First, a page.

The sunny 16 rule, or: Manual exposure for everyone (really)

The sunny 16 rule is a simple rule of thumb letting you expose manually in most lighting conditions. In its basic form, it's the simplicity itself. In sunny weather, set the aperture to f/16 and the shutter speed to the reciprocal ISO value, that is, 1 divided by ISO, in seconds. This is it!

Film camera settings based on the sunny 16 rule

If it is sunny where you are reading this (lucky you), stop now, go outside, and take some pictures to test it, but be sure to return and continue!

A long history

Ever wondered why your camera sometimes (often) settles for exposing at f/9.3 and 1/560 s and not, say, f/8 and 1/750 s?

Well, the most probable answer is, it doesn't care! It makes absolutely no difference to the camera or its software, all numbers are equally meaningful – or meaningless – to it. It is us, humans, who feel irritated by off values.

The whole has a history. For a very long time, cameras were not sophisticated enough, or at all, and relied for quite everything on the person behind the viewfinder, exposure included. It was during this time when the sunny 16 rule formed to aid that very person.

The rule provided a useful method for calculating exposure in most daylight situations and without any technical help. Surprisingly, it holds to this day, even if not being in high demand, with digital and automatic all around.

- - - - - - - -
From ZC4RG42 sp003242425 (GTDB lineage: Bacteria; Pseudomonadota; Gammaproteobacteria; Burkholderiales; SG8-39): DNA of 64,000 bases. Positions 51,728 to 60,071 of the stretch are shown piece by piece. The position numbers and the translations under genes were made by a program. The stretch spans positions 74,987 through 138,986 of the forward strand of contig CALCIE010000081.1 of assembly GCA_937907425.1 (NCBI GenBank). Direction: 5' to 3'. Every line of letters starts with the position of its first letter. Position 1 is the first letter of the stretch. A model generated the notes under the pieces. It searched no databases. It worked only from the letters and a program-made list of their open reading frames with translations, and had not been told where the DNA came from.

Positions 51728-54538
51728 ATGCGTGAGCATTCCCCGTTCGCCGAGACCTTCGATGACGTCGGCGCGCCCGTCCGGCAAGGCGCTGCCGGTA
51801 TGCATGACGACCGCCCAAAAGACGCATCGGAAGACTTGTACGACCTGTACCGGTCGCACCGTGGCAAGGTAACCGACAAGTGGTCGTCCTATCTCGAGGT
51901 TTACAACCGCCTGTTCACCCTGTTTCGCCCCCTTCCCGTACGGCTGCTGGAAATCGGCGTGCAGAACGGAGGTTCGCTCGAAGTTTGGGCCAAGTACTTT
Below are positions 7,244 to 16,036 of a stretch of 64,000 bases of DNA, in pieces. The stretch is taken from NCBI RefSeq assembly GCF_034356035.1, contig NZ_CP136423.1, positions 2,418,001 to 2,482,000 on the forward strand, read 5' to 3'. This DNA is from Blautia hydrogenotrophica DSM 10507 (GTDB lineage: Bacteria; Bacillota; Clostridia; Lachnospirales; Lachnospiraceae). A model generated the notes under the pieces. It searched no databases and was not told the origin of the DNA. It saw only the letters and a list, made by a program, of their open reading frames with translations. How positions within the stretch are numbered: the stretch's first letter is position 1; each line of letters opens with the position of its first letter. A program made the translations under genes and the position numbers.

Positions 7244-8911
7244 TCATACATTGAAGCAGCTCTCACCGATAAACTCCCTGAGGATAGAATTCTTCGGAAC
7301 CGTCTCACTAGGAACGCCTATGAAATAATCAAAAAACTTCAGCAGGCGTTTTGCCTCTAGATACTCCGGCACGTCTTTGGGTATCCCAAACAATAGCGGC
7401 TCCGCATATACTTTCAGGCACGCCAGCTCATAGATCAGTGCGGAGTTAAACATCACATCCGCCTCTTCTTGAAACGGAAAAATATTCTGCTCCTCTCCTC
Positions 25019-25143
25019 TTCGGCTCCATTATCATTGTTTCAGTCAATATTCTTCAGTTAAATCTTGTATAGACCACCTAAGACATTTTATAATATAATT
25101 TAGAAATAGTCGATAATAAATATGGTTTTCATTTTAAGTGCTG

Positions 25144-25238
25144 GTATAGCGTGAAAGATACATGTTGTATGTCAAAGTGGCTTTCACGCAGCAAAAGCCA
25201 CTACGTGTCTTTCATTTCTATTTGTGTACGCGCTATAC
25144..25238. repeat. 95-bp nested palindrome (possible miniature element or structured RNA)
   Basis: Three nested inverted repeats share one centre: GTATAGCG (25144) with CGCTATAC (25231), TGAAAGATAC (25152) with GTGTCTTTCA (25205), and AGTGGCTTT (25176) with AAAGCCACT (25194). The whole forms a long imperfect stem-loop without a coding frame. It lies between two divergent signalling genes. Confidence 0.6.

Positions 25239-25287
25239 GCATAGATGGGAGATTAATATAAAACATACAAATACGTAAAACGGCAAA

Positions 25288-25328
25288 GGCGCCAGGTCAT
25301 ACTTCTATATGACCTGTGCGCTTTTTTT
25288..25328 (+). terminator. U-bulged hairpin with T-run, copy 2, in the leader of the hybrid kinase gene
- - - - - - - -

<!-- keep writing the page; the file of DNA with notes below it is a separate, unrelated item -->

If you think about it, the rule is especially useful for landscape photography and digital cameras. If nothing else, it provides a good starting point in quest for the ideal exposure, just like your camera's automatic output does. With landscape as your subject, you can afford enough time to assess the results and adjust your settings as needed.

The whole story

Back to the sunny 16 rule itself!

What it is telling is this: If you load your camera with an ISO 100 film – or set it to ISO 100 – the correct exposure on a sunny day will be achieved at f/16 and around 1/125 s.

Many old cameras would only allow preset aperture and shutter speed values, with 1/125 s being one of them.

Of course, you don't have to follow it literally. Use f/8 and 1/500 s. Or f/22 and 1/60 s. Or, up ISO to 200 and use f/5.6 at 1/2000 s.

Verify that all examples above result in the same exposure value! Check the answers near the end if in doubt.

The rule changes depending on the available light, but the changes are easy to follow. As you would expect, the less light is available, the larger aperture, or the smaller f-number is to select.

In general, for the correct exposure, set the aperture according to the table below, while keeping the shutter speed close to 1/ISO in seconds:

Weather/Lighting

Shadows

Aperture to choose

Sunny with sand/snow in the background

Dark with sharp edges

f/22

Sunny

Distinct

f/16

Light clouds

Soft around edges

f/11

Overcast

Barely visible

f/8

Heavy clouds

No shadows

f/5.6

Storm clouds, open shade, sunset

No shadows

f/4

In the opening image of a Russian Smena-35 film camera, the weather symbols account for setting the shutter speed. The selected "light clouds" option sets the camera to 1/125 s. The aperture is coupled to ISO, with ISO 100 resulting in f/8 as shown.